Issues in cardiovascular nursing| Volume 38, ISSUE 3, P201-207, May 2009

The effect of music intervention in stress response to cardiac surgery in a randomized clinical trial

  • Ulrica Nilsson
    Corresponding author: Ulrica Nilsson, RNA, PhD, Assistant Professor, Center for Health Care Sciences, PO Box 1324, SE-70113 Örebro
    Department of Cardiothoracic Surgery and Center for Health Care Sciences Örebro University Hospital, Örebro, Sweden
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Published:October 06, 2008DOI:


      To evaluate the effect of bed rest with music on the first postoperative day to decrease stress for patients who have undergone heart surgery.


      A repeated-measures randomized controlled trial was used. The study took place in a cardiothoracic intermediary unit of a university hospital in Sweden. Fifty-eight patients who had undergone open coronary artery bypass grafting or aortic valve replacement surgery were included. Stress response was assessed by determining the serum cortisol, heart rate, respiratory rate, mean arterial pressure, arterial oxygen tension, arterial oxygen saturation, and subjective pain and anxiety levels. At 12:00 noon on postoperative day 1, patients were allocated to receive 30 minutes of uninterrupted bed rest with music and then 30 minutes of bed rest or alternatively 60 minutes of uninterrupted bed rest. The music was soft and relaxing, included different melodies in new-age style, played with a volume at 50 to 60 dB, and distributed through a music pillow connected to an MP3 player.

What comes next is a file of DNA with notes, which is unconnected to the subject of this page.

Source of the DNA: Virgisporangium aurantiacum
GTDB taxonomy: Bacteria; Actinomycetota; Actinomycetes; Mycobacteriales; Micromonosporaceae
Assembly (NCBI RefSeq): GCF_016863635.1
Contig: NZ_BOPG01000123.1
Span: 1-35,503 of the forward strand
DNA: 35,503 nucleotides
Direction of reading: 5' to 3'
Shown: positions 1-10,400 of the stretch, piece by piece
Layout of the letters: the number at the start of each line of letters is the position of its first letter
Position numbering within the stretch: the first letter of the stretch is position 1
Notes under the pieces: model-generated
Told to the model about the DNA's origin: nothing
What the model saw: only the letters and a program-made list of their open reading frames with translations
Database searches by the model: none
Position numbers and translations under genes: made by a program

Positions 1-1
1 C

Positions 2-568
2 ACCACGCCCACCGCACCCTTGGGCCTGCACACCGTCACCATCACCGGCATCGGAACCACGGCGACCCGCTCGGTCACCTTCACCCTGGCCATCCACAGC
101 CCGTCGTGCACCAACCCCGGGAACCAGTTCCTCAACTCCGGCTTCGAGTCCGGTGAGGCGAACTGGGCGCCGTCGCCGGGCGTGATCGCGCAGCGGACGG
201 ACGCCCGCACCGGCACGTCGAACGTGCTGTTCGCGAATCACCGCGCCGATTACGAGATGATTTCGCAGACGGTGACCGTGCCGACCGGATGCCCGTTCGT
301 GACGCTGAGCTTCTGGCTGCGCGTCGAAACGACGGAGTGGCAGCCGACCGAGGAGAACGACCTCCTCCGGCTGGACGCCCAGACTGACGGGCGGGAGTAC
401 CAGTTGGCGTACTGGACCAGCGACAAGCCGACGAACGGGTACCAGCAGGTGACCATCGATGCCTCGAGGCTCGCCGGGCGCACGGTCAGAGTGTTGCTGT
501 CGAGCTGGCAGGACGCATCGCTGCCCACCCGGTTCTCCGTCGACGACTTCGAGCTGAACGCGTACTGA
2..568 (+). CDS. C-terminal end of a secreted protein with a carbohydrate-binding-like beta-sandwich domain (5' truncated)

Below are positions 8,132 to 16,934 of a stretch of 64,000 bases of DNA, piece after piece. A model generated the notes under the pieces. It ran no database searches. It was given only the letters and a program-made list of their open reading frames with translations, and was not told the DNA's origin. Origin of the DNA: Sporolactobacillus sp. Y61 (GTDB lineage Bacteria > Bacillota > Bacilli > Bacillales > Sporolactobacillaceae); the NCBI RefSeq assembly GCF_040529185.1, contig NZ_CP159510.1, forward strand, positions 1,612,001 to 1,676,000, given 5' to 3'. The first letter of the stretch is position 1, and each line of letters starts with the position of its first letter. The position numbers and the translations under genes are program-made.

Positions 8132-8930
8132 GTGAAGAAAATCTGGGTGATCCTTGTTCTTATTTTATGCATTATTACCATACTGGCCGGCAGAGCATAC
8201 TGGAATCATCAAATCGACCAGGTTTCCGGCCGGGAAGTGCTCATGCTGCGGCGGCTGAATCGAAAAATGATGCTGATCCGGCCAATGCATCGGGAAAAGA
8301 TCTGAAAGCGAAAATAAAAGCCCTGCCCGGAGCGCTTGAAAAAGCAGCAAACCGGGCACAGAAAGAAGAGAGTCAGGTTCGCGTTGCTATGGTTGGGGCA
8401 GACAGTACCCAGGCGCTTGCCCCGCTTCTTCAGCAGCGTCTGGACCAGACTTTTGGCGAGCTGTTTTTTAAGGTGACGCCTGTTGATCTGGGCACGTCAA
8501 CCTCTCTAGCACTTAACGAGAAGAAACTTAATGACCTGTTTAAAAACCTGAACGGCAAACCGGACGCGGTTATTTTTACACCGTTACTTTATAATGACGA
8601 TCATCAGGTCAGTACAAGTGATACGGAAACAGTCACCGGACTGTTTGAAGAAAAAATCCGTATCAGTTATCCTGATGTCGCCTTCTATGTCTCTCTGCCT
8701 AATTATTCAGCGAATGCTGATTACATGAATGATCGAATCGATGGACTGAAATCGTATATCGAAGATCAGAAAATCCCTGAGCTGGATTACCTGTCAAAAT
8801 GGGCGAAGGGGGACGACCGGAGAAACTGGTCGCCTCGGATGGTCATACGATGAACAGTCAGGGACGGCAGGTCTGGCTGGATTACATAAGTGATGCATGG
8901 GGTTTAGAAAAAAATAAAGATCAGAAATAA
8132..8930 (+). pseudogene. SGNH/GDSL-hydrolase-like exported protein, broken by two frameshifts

After 30 minutes of bed rest, there was a significant difference in s-cortisol levels between the groups; 484. 4 mmol/L in the music group versus 618.8 mmol/L in the control group (P < .02). However, this difference in s-cortisol levels was not found 30 minutes later (ie, after a total of 60 minutes). There was no difference in heart rate, respiratory rate, mean arterial pressure, arterial oxygen tension, arterial oxygen saturation, and subjective pain and anxiety levels between the groups.


      There is sufficient practical evidence of stress reduction to suggest that a proposed regimen of listening to music while resting in bed after open heart surgery be put into clinical use.
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